Ina Fried

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Mobile Data Use Surging, but Tablets Largely a Wi-Fi-Only Affair

Even when tablet buyers opt for a device with the ability to use a cellular network, most are opting to use the device only on Wi-Fi.

In a report released on Monday, analyst Chetan Sharma said that 90 percent of tablets are using Wi-Fi, even though some of those are capable of using a cellular connection. As a result, carriers are a less important factor when it comes to tablet sales.

One key reason is that U.S. carriers don’t allow users to share a data plan with other devices, something that Sharma said should change this year. Those that offer such shared data plans will fare better than those that stick to a plan for each device, Sharma said.

One of the interesting things to watch will be how the mix shifts with the new iPad, which is capable of using high-speed LTE networks and — when enabled by the carrier — of acting as a wireless hotspot. Both AT&T and Verizon said they saw impressive initial sales for the device, with Apple saying it has sold three million new iPads in its first weekend. Apple didn’t say how many were of the Wi-Fi-only variety and how many purchasers paid the extra $130 for a cellular-equipped model.

While tablets may not be gobbling up much cellular data, smartphones sure are. Sharma said that the U.S. cellphone market generated $67 billion in revenue from data, making up 39 percent of overall revenue. Fourth-quarter data revenue alone was $18.6 billion, up 4 percent sequentially and 19 percent from the prior year.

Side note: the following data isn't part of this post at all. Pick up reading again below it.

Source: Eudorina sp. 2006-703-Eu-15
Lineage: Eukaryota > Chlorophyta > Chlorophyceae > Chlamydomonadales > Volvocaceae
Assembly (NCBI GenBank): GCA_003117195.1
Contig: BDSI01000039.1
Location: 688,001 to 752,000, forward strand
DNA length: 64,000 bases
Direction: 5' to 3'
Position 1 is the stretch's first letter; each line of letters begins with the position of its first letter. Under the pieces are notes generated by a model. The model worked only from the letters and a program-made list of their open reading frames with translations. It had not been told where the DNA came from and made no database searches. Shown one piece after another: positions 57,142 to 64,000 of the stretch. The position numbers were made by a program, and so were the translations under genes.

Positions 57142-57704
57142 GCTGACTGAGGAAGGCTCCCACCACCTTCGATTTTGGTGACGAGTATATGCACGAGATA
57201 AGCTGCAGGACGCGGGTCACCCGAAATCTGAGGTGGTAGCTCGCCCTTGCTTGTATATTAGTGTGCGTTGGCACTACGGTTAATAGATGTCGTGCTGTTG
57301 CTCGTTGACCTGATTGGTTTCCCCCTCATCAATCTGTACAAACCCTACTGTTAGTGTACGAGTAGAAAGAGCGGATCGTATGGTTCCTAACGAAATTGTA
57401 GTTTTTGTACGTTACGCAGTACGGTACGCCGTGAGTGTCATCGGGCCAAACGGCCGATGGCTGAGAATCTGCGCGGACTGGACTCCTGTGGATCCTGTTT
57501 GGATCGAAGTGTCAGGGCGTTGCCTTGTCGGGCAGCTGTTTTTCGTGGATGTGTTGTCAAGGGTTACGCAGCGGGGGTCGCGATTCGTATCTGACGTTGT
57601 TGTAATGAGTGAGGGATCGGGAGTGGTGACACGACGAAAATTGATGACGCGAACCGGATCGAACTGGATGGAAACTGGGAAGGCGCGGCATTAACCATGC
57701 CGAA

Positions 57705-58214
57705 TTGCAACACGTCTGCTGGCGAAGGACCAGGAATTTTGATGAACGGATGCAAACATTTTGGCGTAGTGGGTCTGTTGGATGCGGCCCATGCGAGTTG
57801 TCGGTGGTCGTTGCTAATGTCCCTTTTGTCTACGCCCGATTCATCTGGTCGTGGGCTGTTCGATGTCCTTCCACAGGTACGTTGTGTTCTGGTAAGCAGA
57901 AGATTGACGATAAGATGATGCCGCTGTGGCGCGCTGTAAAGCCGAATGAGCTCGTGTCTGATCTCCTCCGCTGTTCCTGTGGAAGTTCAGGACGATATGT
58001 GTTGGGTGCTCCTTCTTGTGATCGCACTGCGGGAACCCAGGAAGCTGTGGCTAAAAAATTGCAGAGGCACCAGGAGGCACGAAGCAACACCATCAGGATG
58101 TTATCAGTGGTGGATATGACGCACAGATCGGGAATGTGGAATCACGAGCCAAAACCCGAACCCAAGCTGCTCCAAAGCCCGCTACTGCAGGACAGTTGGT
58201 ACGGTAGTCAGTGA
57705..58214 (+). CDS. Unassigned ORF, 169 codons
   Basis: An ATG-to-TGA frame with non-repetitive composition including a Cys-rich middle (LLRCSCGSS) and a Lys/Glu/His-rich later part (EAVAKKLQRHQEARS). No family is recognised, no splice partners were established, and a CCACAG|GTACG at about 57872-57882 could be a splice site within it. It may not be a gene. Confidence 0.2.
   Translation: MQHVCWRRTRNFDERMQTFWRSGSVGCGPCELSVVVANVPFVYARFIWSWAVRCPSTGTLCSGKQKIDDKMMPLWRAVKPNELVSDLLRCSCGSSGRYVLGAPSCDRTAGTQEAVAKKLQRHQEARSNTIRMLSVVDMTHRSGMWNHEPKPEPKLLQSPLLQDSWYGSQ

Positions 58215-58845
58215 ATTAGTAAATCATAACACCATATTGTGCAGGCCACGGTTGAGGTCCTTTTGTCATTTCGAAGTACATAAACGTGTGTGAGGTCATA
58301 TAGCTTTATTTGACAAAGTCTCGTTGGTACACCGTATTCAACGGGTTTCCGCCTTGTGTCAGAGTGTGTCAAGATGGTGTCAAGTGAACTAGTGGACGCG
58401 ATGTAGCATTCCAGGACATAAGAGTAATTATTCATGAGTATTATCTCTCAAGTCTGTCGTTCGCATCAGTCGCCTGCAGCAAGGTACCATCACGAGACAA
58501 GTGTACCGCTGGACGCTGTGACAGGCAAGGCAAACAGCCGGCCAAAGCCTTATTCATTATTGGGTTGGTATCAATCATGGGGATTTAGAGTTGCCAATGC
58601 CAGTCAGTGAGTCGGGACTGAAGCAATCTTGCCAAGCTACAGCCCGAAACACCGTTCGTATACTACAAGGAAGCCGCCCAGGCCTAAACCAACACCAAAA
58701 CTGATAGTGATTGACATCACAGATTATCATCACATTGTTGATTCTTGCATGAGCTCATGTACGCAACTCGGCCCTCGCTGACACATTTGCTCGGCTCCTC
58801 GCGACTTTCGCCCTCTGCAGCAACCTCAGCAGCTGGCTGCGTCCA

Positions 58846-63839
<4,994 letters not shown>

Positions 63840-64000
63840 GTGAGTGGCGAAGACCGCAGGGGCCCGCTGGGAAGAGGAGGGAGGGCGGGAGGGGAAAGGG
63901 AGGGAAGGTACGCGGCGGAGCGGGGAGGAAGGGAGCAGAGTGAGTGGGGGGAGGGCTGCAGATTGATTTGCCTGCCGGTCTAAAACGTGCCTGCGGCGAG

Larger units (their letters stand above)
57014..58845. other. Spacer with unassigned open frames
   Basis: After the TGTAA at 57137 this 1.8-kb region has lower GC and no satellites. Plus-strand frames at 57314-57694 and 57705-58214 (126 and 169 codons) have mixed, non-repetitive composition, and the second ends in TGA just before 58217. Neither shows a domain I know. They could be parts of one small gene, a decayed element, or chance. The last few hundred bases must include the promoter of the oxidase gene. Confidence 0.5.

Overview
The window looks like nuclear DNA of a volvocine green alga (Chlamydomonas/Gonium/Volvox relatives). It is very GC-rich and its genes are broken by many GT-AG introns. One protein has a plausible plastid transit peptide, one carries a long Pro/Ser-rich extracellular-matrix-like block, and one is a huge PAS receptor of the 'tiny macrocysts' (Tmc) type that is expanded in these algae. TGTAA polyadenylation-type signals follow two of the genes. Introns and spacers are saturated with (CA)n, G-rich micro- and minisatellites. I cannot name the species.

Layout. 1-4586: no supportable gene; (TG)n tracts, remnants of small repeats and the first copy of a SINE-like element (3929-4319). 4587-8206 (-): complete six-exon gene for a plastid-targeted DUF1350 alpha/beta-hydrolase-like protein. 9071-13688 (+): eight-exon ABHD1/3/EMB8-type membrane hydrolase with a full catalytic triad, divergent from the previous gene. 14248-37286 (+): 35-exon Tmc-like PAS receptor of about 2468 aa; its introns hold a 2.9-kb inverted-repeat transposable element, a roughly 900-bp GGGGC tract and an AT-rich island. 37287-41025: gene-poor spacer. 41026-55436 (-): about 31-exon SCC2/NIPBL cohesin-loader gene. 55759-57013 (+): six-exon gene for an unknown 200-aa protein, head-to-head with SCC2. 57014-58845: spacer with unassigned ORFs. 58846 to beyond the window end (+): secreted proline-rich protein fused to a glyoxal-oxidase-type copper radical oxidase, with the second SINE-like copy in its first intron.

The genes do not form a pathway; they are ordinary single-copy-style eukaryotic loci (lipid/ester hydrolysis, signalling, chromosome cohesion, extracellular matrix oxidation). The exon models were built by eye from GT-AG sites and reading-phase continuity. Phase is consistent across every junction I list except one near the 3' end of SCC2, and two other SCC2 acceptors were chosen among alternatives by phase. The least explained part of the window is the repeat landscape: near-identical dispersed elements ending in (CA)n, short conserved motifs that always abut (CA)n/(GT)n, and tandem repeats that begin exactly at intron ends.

However, monthly revenue per customer — a key industry metric — is tailing off. Data continues to grow, but is no longer offsetting the decline in voice revenue. The U.S. industry saw average monthly revenue per customer drop by 43 cents, as a 52-cent per customer gain in data was more than offset by a 96-cent per customer decline in voice.

Smartphones continue to dominate sales, accounting for two-thirds of sales in the fourth quarter and 80 percent of sales to traditional contract customers.

Some other interesting tidbits from Sharma’s report:

According to Sharma, IBM had the lead when it comes to U.S. mobile patent filings, followed by Samsung, Microsoft, Sony, Qualcomm, LG, Ericsson, Panasonic, Broadcom and RIM. Other big names include Nokia at No. 12, Intel at No. 13, Apple at No. 16, Motorola at No. 21 and Google at No. 23. Among the carriers, Sprint had the most patents granted, with 323 awarded last year.

Sharma forecast that mobile data revenue in the U.S. will total $80 billion this year, up from $67 billion in 2011. Additionally, he said he sees the amount of money generated by mobile data passing the amount of revenue from mobile calling in early 2013.

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Just as the atom bomb was the weapon that was supposed to render war obsolete, the Internet seems like capitalism’s ultimate feat of self-destructive genius, an economic doomsday device rendering it impossible for anyone to ever make a profit off anything again. It’s especially hopeless for those whose work is easily digitized and accessed free of charge.

— Author Tim Kreider on not getting paid for one’s work